Boris Johnson latest Covid press conference was slightly confusing. The Prime Minister spent nearly an hour saying nothing particularly new. He warned that there was ‘considerable pressure’ on the NHS at the moment and unveiled daily priority lateral flow testing for 100,000 essential workers so that key services, including healthcare, don’t seize up due to staff absences. But while he accepted that hospitals were feeling the heat, he also insisted that there was no data suggesting that a lockdown was necessary or helpful. Indeed, he argued:
‘We have a chance to ride out this Omicron wave without shutting down our country once again. We can keep our schools and our businesses open, and we can find a way to live with this virus.’
The NHS would, he said, move to a ‘war footing’, with the military on standby for the trusts that are really struggling. Meanwhile, the public should be as cautious as possible and get their booster jabs.
Johnson’s language on jabs was very forceful. He said it was ‘absolutely crazy’ that there were so many slots available for vaccinations this week and yet so many people who remain unvaccinated. He also pointed out that the majority of people in intensive care had not had their booster jabs and dropped another hint that the UK may follow the lead of other countries and only consider people who’ve had three doses to be fully vaccinated. Over 90pc of those in intensive care with Covid have not had a booster, he said. “Over 60 per cent of those in intensive care with Covid have not had any vaccination at all,” he said (this is one of the figures we track on The Spectator’s data hub).
One question that the Prime Minister didn’t really answer was whether the NHS was already overwhelmed, given the number of trusts that are declaring critical incidents — six — and warning they cannot carry out certain treatments because they have so many staff off work. He said:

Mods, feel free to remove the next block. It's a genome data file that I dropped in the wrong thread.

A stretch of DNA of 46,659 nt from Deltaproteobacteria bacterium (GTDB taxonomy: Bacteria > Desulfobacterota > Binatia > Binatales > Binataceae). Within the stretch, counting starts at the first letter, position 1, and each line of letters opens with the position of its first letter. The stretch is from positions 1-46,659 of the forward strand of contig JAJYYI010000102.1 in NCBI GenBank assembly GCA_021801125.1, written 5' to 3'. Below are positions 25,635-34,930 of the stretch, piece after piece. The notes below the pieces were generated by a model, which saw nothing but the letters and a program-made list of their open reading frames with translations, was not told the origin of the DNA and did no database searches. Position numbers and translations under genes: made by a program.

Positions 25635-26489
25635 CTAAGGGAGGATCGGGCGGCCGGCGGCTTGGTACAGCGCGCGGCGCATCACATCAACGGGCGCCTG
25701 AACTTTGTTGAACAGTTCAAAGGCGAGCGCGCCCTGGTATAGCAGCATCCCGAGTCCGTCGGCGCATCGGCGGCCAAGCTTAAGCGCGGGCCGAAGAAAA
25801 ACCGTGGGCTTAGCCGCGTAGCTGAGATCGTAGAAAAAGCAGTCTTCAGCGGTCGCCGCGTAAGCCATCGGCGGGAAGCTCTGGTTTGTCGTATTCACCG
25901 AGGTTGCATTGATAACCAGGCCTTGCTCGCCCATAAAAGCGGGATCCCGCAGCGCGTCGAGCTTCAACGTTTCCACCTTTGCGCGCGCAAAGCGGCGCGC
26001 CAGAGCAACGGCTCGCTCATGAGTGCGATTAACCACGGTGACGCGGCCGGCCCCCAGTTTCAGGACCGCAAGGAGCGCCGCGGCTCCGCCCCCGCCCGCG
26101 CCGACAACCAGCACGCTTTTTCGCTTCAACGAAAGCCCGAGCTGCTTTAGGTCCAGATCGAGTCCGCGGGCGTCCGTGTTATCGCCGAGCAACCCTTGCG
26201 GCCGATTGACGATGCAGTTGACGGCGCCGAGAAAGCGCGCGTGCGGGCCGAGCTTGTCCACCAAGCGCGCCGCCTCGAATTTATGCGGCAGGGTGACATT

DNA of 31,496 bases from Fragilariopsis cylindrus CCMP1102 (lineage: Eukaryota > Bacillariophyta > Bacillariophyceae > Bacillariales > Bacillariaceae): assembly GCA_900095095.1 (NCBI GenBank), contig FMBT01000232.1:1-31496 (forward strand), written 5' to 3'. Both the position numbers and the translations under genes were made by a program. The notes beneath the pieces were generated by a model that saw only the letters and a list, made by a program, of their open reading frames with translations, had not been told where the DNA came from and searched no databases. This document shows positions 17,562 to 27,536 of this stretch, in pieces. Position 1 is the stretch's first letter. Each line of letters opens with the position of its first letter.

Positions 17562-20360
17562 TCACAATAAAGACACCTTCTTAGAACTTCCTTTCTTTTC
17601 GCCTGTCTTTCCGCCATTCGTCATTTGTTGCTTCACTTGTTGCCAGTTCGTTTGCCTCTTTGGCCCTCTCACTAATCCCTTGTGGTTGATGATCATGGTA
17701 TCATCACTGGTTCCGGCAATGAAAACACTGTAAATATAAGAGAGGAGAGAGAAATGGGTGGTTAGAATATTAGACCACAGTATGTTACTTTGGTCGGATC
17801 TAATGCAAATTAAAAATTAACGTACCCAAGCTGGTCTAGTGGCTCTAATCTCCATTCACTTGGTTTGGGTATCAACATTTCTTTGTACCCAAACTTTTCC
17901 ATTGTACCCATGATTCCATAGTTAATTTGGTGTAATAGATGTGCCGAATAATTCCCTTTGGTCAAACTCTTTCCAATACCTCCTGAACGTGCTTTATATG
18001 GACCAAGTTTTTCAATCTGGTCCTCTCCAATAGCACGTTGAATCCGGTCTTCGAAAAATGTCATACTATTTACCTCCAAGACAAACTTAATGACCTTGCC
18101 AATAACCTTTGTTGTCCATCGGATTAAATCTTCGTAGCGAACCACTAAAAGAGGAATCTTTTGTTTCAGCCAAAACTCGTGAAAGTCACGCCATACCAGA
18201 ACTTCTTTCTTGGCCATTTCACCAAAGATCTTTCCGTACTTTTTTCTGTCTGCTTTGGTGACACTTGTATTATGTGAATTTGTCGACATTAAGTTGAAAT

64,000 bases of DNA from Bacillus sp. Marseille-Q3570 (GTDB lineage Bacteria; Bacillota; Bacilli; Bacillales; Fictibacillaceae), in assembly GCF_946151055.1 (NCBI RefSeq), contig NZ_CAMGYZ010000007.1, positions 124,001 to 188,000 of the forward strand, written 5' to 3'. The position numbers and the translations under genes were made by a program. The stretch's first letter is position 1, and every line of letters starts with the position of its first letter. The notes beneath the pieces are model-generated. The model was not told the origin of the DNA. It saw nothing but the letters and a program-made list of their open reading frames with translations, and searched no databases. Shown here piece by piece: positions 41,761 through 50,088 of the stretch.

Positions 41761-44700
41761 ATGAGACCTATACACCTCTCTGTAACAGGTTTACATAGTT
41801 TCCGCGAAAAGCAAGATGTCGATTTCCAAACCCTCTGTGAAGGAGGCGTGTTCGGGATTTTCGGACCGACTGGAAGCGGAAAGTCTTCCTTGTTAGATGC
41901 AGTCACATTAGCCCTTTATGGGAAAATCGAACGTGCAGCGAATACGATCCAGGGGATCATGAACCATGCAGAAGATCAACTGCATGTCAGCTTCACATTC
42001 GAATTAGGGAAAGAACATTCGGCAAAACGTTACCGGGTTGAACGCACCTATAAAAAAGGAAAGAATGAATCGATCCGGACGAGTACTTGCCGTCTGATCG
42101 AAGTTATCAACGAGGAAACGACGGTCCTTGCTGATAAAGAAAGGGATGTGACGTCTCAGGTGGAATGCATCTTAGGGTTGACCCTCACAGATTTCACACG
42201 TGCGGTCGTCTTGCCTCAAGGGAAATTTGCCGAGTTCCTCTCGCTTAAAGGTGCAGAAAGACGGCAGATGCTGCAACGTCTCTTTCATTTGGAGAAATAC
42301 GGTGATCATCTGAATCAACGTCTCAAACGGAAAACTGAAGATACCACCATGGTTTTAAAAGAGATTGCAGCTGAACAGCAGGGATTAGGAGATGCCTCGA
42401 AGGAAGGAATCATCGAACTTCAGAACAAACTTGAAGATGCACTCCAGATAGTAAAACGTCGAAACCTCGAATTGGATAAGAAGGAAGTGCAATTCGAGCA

The NHS is under huge pressure. I won’t provide a definition of what being overwhelmed would constitute because I think that different trusts and different places, at different moments, will feel at least temporarily overwhelmed. And hospitals at the moment are sending out signals saying that they are feeling the pressure hugely. I understand that, and I thank them for the work that they are doing. It is absolutely fantastic.
Previous lockdowns have been called in part to ‘protect the NHS’, but the PM seemed to be suggesting this evening that testing was what would protect the health service, not more lockdowns. His line that ‘further restrictions are not cost-free’ will please his party, including those cabinet ministers who pushed back against more curbs on the virus before Christmas. But if the pressure on the NHS becomes unsustainable and measures become necessary, all this will only bring very temporary relief for Johnson.
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